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Adenosine deaminase is a purine catabolic enzyme that is essential to purine metabolism because of its ability to remove an amine group from both adenosine and 2’-deoxyadenosine. Its importance in the body means the majority of mutations in its genetic sequence result in severe disorders. Thus, it is important to understand the mechanisms surrounding this enzyme and its role within the body.
Adenosine deaminase is a polypeptide chain approximately 363 amino acids long with a high degree of sequence conservation across many species. The enzyme contains a zinc atom at its core that directly participates in the process of removing the amine group. The zinc atom accomplishes this task by instigating the removal of a hydrogen atom from water, which forms the hydroxyl group that attacks the substrate and helps knock off the amine group. Any decrease in the stability of the zinc atom results in the elimination of adenosine deaminase enzymatic activity.
There are two isoforms of the enzyme — adenosine deaminase 1 (ADA1) and adenosine deaminase 2 (ADA2). ADA1 is more common and is found within most of the cells in the human body. It is present in both the cytosol, fluid within the cell, and attached to the outside of the cell membrane. On the other hand, ADA2 is only found within certain tissues, such as the human thymus, and blood plasma. Other minor forms of adenosine deaminase include RNA- and tRNA-specific forms, named ADAR and ADAT, respectively.
In addition to purine metabolism, this enzyme plays several additional roles within the body. The first is its role as a signaling molecule that, when released, interacts with adenosine receptors. The response to this interaction includes coronary vasodilation, reduction in heart rate and many others. Another important role is its extracellular presence where it binds to different molecules. In this role, it most likely acts as a stimulatory molecule.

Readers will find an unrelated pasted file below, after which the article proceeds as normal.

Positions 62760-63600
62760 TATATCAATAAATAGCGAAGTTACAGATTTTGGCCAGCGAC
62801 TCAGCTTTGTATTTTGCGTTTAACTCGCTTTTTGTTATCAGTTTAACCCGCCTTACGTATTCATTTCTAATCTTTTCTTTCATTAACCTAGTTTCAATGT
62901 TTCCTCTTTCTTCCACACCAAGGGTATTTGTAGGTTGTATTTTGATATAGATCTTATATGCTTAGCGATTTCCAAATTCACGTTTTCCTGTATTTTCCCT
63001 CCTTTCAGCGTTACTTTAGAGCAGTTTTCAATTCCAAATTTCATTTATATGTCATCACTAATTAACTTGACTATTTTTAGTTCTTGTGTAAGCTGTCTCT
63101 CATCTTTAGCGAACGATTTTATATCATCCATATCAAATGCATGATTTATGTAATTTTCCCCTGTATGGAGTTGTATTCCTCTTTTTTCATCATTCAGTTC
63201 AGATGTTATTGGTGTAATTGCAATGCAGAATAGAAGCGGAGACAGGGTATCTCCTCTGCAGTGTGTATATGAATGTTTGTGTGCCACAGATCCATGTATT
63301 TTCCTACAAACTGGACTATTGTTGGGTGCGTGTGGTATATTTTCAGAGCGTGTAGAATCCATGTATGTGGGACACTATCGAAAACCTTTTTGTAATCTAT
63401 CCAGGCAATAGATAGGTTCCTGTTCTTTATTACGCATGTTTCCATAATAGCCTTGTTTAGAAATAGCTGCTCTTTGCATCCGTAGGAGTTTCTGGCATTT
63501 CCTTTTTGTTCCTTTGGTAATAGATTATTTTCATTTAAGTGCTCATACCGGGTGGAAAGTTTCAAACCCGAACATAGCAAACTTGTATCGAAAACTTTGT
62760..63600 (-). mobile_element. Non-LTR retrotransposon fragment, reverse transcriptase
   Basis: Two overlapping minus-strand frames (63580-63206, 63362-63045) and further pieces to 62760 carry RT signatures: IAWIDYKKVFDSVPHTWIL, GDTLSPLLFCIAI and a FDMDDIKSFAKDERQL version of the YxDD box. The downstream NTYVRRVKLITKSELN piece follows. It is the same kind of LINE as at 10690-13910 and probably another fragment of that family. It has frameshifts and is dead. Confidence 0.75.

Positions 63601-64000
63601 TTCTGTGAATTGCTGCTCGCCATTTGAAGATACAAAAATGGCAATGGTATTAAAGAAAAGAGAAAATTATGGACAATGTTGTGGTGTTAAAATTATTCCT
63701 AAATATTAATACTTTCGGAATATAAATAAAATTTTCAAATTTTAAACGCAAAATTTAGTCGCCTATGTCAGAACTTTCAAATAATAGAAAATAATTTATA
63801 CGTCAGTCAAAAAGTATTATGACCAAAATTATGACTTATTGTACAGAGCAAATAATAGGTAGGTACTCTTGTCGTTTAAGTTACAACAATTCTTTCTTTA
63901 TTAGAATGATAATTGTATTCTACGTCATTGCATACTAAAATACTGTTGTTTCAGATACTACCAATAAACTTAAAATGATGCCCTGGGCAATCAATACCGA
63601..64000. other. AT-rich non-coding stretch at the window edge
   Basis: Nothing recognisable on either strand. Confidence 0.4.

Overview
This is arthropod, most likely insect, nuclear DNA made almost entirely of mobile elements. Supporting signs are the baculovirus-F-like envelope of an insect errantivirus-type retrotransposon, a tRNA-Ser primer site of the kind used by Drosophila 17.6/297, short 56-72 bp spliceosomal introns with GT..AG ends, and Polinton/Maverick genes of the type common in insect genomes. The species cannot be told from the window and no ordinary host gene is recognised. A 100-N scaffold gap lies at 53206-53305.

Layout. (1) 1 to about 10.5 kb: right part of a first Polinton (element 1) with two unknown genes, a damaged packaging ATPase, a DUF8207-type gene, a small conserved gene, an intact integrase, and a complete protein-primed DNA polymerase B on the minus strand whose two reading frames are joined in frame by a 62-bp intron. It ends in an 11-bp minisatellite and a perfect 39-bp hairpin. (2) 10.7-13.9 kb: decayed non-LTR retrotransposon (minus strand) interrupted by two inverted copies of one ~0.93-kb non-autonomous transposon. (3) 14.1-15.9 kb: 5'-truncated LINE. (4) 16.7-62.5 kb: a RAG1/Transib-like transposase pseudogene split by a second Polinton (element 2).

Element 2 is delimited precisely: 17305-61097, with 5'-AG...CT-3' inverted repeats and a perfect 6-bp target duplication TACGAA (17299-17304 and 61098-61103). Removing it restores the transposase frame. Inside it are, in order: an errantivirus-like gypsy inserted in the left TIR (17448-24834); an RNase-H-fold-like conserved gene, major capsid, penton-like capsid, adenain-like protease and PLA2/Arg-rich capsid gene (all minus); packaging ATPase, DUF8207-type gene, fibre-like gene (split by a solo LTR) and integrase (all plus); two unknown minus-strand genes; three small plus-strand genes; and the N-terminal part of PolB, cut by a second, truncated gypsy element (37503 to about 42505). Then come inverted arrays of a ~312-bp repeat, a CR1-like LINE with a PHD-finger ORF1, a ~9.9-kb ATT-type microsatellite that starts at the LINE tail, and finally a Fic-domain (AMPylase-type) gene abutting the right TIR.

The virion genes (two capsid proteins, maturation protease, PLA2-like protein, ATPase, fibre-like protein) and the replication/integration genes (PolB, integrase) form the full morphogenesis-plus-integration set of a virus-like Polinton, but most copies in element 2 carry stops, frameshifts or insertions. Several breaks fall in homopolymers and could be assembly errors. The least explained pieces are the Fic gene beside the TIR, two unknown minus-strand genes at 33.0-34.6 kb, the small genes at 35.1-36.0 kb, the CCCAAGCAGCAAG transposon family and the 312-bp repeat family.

The most well known disorder concerning this enzyme is adenosine deaminase deficiency, which is a dangerous disorder that affects the immune system. The cause is a mutation on the 20th chromosome, where its gene is found. This produces a nonfunctional enzyme that is incapable of breaking down deoxyadenosine. Build up of deoxyadenosine is toxic and kills T and B lymphocytes, which are vital parts of the body’s immune system. Thus, a person diagnosed with adenosine deaminase deficiency will have a malfunctioning immune system that will leave his body open to attack from bacteria and viruses.
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